I had an application that required loading some images and performing operations on them. Depending on the size of the images, the memory requirements of the application could make the whole system crash. This needed to be stopped… or at least understood.
Looking around, I found several tools to diagnose my problem, and I tried 2.
Pympler is a tool to analyze the memory usage of your application. Most of it is a wrapper over other applications specialized on some specific diagnostic.
I used two of the tools it provided: asized and tracker.
asized measures the memory used by the passed object. It has several options you can inspect on the documentation to tune the way you want it to measure, but for me the defaults worked.
You use it like this:
This gives you the size in bytes of that object, so you can know if something that should have been released is still in use. In my case I was holding a reference to an image inside one of my objects, and I was not aware of it until I checked the size of my object on a couple places where it should be almost empty.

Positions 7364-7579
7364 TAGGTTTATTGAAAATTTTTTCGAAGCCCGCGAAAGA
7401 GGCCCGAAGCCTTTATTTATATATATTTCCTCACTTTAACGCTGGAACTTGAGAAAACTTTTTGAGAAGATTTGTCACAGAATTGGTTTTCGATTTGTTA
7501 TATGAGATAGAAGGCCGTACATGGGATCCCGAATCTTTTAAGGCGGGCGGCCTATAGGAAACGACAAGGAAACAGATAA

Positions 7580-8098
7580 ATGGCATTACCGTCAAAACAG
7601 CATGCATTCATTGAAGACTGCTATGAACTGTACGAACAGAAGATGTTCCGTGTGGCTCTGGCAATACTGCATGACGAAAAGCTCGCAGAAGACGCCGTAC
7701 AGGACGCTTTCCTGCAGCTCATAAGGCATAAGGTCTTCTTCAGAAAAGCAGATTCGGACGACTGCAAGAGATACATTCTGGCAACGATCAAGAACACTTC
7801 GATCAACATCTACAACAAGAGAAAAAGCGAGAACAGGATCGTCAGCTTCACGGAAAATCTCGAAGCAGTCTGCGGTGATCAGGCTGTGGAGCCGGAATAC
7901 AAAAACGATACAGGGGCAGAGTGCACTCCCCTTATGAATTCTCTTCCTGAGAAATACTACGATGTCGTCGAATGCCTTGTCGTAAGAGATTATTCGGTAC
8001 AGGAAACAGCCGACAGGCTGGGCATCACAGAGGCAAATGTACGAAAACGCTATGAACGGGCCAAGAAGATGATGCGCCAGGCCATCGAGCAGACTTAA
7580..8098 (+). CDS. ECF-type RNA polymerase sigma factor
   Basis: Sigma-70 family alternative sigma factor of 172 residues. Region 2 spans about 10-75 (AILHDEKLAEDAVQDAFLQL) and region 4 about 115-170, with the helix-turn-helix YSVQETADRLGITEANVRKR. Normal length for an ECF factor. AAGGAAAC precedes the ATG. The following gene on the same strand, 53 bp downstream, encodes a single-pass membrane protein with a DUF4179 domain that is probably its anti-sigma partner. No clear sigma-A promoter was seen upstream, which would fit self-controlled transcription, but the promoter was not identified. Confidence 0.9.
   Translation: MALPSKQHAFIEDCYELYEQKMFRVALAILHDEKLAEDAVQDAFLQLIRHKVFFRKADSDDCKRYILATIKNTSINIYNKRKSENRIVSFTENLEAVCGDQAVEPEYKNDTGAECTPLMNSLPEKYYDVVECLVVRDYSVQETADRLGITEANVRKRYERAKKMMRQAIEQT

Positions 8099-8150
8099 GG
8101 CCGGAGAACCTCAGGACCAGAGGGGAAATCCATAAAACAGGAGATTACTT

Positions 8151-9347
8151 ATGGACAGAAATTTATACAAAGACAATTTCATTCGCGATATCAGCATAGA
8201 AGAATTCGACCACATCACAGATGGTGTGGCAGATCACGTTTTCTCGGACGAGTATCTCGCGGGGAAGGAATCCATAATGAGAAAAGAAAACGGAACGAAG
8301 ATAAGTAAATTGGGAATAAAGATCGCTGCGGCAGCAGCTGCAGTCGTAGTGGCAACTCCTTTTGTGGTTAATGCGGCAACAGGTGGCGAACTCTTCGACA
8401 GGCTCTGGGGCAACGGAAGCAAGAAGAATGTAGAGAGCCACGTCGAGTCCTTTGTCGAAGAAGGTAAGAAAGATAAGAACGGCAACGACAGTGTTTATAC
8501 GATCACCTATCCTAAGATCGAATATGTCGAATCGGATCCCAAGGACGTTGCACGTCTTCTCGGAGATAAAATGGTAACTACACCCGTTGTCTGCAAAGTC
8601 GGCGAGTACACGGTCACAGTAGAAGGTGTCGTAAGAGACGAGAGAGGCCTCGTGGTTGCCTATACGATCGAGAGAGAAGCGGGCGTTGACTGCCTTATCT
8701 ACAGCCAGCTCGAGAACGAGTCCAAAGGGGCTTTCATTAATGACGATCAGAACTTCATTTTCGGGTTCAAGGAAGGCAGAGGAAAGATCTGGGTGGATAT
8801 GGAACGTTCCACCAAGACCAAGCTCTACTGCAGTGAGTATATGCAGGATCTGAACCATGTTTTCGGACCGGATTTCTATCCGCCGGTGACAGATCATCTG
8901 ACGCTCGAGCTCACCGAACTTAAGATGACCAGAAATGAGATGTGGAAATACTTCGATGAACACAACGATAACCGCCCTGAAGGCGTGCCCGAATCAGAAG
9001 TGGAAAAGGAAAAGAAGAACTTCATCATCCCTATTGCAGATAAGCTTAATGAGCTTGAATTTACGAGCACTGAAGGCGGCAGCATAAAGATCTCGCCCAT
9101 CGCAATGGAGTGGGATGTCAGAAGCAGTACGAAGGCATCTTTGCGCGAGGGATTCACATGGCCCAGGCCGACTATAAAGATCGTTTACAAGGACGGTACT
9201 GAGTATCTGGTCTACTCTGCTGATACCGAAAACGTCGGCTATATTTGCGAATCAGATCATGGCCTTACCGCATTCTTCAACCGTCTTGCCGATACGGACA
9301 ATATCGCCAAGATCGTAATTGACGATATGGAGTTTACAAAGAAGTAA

The other tool is the tracker. This one works a little different. You start it at some point of your application, and ask it to give you a diff at some other. It prints a report of the objects created during that lapse and their size.
You use it like this (taken from the docs):
tr = tracker.SummaryTracker() function_without_side_effects() tr.print_diff()
Quite easy to setup, and you can know which objects remain in memory for a given chunk of code.
memory-profiler, unlike pympler, has some dependencies. I had to install tk and matplotlib on my system, along with psutil. This tool, however, can give you the memory consumption of your application per line or against time. This helped me to find where my performance peaks were. At the beginning i had something like this:
Horrible, right? I had a function to display an image on a widget, but every time it was updating the image to display, it was keeping a reference to the old one. It is easy to correlate that situation with the graphic. It just kept wasting memory.
Once you know what the problem is, it is easier to solve (most of the time). I fixed it and now my memory behaves like this:
Basically the widget stopped wasting my memory, with the maximum now being less than the half on the previous analysis. The “peaks” are correlated with the way I am loading the image into the application. I have to create a copy, change it’s format and pass it to the widget, but once that’s done, that memory is released. My application is no longer dependent on the number of images.
In the end, most of the optimization came down to adding a line of code to clear old references, but the tools to diagnose the issue were vital to understand my problem and get a clear view of my application’s performance and behavior.